Island School

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This article is about the school in Hong Kong. For the school in The Bahamas, see The Island School. For the school in Hawaii, see Island School (Kauai).
Island School (港島中學)
Island School Badge.png
Island School
20 Borrett Road
Hong Kong
Type Private, secondary, co-educational
Established 1967
Principal Christopher Binge
Faculty approx. 100
Enrollment approx. 1,200 [1]
Colour(s) Red, white and blue
Years Year 7-13
Alumni Old Islanders [2]
Island School
Traditional Chinese 港島中學
Simplified Chinese 港岛中学

Island School is a co-educational non-profit school located on Hong Kong Island, in Hong Kong. It is the founding school of the English Schools Foundation, and remains a member to this date. The school has been accredited by international organisations such as the Council of International Schools[1] and the Western Association of Schools and Colleges.[2]

Originally located on 10 Borrett Road of the Hong Kong Mid-Levels district (the site of a former British military hospital), the school moved to its current and only campus on 20 Borrett Road in 1973. It currently houses around 1200 students across 33 nationalities[3] and around 100 members of teaching staff.[4]

Island School is a registered IB World School, and offers the IB diploma program along with an alternative BTEC program. Its students are academically successful, with a high graduation rate and results which are consistently above international averages.[5] It also sports a vibrant community with a large range of student-led organisations and activities, allowing students to pursue responsibilities in a variety of aspects such as the environment,[6] sports,[7] international relations and providing student voice.[8]


The school opened in 1967 to meet increasing demand for schooling for the children of expatriates living in Hong Kong. As there were no secondary schools for English speaking children on Hong Kong Island, the Hong Kong government established the English Schools Foundation (ESF) in 1965 to provide additional schools for expatriate British children. Island School was the first ESF secondary school. It was named 英童中學: 英童 meaning British boy, 中學 means secondary school, so the real meaning of the school's name is "British Boys' secondary school".

The first Principal of Island School was the Reverend Geoffrey Speak who was appointed from St Paul's College in 1967.[9] Speak, a graduate of Selwyn College, Cambridge, combined the principalship with managing the ESF between 1967 and 1971,[9] during a rather inauspicious time. In 1967 the Cultural Revolution was in its throes with bombs detonated in Central, water was rationed to four hours every fourth day and with Prime Minister Wilson's devaluation the prospect of working in Hong Kong became less financially appealing. Speak introduced the "House System" as the basis of pastoral care and for teaching, a system which is still in place today.[9]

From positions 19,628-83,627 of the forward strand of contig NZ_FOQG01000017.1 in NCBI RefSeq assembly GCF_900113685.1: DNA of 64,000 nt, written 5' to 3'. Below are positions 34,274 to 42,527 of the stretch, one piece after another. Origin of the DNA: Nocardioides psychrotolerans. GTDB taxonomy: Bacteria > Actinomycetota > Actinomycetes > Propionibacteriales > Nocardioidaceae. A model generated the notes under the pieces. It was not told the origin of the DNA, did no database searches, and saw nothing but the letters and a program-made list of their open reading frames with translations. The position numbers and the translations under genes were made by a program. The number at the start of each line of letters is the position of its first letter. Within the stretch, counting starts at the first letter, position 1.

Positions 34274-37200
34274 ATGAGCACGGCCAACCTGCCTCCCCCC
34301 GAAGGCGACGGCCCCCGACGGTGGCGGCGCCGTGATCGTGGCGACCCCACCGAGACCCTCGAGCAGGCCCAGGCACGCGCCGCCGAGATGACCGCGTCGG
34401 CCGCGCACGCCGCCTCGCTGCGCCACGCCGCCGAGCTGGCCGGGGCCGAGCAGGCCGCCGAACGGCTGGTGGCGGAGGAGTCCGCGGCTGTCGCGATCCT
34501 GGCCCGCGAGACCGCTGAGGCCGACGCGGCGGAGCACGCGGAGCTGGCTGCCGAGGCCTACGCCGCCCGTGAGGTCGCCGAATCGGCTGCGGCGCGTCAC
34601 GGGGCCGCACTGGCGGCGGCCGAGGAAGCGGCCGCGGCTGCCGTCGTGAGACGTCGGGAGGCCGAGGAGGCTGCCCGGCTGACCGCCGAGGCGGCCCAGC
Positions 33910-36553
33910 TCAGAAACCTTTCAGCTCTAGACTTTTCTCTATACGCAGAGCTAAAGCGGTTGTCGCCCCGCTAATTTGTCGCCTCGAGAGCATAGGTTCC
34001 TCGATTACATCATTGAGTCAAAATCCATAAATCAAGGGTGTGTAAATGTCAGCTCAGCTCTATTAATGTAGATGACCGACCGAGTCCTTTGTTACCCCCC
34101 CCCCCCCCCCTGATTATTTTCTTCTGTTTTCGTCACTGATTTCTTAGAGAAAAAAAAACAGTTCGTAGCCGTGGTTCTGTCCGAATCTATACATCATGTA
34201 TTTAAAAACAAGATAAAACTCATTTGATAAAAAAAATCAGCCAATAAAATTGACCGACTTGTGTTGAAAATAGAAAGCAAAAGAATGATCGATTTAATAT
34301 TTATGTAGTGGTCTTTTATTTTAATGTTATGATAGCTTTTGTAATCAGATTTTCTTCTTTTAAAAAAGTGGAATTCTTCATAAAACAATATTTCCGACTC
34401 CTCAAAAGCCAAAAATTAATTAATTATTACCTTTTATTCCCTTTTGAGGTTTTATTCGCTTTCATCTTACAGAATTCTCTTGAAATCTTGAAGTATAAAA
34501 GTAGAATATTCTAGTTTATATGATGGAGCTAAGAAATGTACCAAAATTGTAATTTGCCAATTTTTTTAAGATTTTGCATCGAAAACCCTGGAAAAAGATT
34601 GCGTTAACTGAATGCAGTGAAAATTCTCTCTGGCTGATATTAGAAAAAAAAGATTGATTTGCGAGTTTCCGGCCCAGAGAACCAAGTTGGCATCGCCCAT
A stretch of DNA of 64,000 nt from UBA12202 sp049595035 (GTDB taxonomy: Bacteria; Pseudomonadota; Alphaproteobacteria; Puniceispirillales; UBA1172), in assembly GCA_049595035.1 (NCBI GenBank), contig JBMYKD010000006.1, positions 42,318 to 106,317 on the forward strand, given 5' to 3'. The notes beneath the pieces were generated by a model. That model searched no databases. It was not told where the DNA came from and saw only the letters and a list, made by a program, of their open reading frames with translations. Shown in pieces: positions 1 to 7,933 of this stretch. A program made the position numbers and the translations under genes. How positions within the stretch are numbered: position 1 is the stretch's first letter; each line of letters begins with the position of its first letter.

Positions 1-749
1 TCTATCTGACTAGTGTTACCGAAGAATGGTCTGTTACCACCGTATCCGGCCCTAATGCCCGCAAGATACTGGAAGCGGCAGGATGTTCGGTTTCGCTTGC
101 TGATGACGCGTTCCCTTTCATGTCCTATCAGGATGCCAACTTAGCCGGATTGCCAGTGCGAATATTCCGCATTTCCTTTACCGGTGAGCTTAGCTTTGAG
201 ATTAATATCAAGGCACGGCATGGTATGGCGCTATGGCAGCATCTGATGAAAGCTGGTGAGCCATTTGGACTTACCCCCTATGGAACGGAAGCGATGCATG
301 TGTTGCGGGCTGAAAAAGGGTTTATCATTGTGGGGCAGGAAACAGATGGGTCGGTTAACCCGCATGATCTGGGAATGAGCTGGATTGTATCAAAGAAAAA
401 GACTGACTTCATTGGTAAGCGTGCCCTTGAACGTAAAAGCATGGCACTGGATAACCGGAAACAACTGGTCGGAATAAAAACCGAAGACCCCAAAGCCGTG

In 1971 C. Ronald Rivers-Moore was appointed to succeed Speak as Principal. Rivers-Moore, a Cambridge graduate,[10] continued Rev. Speak's vision both in academic policy and through the continuation of the extracurricular program[9] including the introduction of the Nepal Trek, the School Camp, a school zoo and the Student Union.[9] Chris Forse, former Deputy Head and Island School Historian, referred to Rivers-Moore as a man who combined his "integrity with liberal benevolence in roughly equal proportions".[9]

Succeeding Rivers-Moore in 1978 was Charles Jonathan (Jonty) Driver, a graduate of Trinity College Oxford. Driver extended the Island School curriculum to include drama, photography and computing[11] and a pastoral curriculum. A believer in community education, Driver founded the Island School Evening Institute which provided adult education to parents and friends of the Island School community. It was also during Driver's tenure that Island School's lasting student periodical, "The Islet", was established, succeeding the original student newspaper "The Echo".[11] Jonty left Island School in 1983 to become Headmaster at Berkhamsted School, later moving to Wellington College in Berkshire.

Dr. Colin Niven, a graduate of Gonville and Caius College, Cambridge and Brasenose College, Oxford, was Principal of Island School between 1983–1988. During his tenure, Niven tripled Oxbridge entries[12] while gaining membership of the Headmasters Conference. There was a major investment in a new library and the school uniform was replaced. After leaving Island School Niven became a fellow at Westminster College, Oxford and later the Principal at Alleyn's School in London.